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Transgender reversal: It’s not so easy to become a girl again

A 21-year-old girl was given nearly 600 column centimetres in last weekend’s edition of New Zealand’s largest newspaper. That’s almost two full pages, including photos, of the broadsheet format used by the NZ Herald on Saturdays. What had she done? Sailed solo around the world? Won an international fashion prize? Joined the Trump administration as youth adviser?

None of the above. Zahra Cooper has done something extremely rare, according to the Herald’s research with, admittedly, rather sketchy statistics: after transitioning to male, she has reverted to female, though not without seemingly permanent effects from the testosterone she took for eight months. Her male voice surprises people when she “dresses female”. She would “love to be seen more as a female” but…

Hers is a cautionary tale about childhood problems, self-diagnosis via YouTube, wrong professional diagnosis and inadequate professional care. Yet — though she warns against applying the obvious lessons more widely – her experience could help other young people to avoid a step they may regret for the rest of their lives.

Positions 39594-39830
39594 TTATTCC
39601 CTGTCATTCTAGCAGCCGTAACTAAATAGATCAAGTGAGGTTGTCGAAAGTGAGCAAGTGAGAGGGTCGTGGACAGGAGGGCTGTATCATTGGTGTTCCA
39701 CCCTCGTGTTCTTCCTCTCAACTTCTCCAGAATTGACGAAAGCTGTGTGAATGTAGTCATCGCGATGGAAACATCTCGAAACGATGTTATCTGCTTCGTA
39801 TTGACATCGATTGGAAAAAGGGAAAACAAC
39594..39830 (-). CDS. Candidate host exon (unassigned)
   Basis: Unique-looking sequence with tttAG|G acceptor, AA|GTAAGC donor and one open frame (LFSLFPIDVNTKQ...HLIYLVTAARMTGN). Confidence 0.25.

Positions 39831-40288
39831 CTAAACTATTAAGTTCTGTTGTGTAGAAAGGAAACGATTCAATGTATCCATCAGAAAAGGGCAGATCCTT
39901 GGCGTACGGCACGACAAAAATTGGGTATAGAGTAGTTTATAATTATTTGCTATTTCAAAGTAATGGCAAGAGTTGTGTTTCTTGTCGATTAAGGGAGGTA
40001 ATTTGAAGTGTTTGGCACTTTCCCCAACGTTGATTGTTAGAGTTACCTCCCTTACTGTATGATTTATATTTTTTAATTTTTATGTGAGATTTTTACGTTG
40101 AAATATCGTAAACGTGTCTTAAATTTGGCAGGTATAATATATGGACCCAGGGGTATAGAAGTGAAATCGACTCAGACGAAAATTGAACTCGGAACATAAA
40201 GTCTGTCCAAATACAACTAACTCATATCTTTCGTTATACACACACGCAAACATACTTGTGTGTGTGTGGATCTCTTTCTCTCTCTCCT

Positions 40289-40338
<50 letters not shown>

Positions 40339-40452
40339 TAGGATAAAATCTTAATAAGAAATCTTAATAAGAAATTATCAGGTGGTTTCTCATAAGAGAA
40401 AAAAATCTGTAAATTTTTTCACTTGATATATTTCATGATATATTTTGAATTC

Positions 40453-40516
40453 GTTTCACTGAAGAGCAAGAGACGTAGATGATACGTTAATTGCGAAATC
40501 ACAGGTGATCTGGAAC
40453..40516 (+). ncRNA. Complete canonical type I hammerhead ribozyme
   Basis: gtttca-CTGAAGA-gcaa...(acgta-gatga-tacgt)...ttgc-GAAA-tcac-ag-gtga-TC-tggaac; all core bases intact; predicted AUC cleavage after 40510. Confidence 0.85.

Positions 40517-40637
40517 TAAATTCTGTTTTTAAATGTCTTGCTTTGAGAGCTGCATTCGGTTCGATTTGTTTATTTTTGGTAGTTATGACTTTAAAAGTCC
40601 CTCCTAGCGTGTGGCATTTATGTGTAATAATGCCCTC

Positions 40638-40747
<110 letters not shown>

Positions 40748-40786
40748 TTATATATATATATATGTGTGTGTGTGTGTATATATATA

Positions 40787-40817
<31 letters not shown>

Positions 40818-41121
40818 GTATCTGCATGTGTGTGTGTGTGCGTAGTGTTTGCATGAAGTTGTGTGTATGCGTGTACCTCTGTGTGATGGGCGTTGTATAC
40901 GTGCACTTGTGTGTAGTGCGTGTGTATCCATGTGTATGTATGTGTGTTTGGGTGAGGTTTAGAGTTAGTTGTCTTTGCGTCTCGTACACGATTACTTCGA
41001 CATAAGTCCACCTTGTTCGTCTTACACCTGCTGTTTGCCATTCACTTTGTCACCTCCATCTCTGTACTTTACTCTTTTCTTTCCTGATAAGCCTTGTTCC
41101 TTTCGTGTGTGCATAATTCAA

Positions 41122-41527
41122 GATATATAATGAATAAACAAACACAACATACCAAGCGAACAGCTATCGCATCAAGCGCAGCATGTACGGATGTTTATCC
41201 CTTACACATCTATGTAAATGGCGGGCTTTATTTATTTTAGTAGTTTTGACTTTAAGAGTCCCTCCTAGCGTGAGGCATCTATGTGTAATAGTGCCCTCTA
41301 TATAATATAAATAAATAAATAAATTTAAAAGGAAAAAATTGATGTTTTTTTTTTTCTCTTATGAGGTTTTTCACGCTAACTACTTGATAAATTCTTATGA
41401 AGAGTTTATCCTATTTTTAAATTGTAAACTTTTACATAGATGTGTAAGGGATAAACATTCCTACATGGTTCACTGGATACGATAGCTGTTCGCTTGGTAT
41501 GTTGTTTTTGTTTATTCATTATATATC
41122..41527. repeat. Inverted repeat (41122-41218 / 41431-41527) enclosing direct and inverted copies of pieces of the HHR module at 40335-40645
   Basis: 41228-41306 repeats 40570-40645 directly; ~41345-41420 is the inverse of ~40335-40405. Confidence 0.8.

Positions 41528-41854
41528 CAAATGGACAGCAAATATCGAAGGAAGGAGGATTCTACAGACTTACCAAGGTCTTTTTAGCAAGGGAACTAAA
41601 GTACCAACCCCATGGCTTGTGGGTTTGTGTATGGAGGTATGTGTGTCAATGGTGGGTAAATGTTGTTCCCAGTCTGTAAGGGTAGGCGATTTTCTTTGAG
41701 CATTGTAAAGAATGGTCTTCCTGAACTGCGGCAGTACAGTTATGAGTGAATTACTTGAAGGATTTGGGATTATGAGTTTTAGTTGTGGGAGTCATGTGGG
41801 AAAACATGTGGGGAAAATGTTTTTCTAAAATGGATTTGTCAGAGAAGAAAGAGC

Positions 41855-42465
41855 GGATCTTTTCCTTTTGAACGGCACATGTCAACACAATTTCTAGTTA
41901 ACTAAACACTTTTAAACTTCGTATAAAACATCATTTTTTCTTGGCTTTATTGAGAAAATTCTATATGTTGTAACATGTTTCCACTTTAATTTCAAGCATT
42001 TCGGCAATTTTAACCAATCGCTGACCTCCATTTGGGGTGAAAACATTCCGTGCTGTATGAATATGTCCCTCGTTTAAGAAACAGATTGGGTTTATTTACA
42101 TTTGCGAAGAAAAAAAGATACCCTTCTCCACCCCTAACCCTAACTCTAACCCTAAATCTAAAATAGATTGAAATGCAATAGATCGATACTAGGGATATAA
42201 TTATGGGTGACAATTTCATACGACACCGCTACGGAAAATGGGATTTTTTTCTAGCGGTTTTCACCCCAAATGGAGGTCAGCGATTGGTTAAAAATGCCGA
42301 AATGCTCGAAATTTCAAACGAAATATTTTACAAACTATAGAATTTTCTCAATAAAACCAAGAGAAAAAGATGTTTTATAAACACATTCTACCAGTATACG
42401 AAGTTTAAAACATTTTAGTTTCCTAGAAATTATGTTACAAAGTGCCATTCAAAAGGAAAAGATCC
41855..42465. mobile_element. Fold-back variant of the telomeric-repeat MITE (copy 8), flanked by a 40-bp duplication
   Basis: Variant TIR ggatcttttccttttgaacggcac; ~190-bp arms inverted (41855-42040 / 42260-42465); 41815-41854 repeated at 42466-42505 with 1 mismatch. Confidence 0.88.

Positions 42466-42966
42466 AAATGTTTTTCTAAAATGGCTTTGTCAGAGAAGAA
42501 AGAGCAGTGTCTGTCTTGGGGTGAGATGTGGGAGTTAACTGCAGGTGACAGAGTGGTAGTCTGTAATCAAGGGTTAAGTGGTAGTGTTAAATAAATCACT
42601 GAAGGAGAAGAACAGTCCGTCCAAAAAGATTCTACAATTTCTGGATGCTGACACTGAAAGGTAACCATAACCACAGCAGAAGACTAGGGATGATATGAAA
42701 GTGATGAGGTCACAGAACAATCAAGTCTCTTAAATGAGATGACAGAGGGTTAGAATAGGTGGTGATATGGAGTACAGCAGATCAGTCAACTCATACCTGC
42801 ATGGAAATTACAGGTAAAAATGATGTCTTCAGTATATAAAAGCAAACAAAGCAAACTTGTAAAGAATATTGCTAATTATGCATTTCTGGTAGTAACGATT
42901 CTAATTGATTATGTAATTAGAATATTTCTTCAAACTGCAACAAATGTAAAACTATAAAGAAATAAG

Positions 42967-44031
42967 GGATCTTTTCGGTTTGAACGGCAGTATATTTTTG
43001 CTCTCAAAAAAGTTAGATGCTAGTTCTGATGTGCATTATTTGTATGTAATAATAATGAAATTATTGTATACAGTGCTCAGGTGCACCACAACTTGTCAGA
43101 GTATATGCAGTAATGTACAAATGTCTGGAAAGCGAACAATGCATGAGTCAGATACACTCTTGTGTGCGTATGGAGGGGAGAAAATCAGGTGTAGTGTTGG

Zahra was born in a rural New Zealand town. Her family split up when she was young. She was shy and struggled to make friends at school. Always a tomboy, she hated the changes to her body that came at puberty and thought she was lesbian. Looking for clues on the internet she came across videos about transgender people and became convinced she was “trapped in the wrong body”. Meanwhile she was bullied at school and online for being “weird”.

At 18 she asked her family to start calling her “Zane” and use male pronouns. By then she was living with her grandfather, Victor Rakich, a retired farmer who had “taken her in” four years earlier. He told her straight that he could not cope with treating her as a male, although it would not make any difference to his love for her and support.

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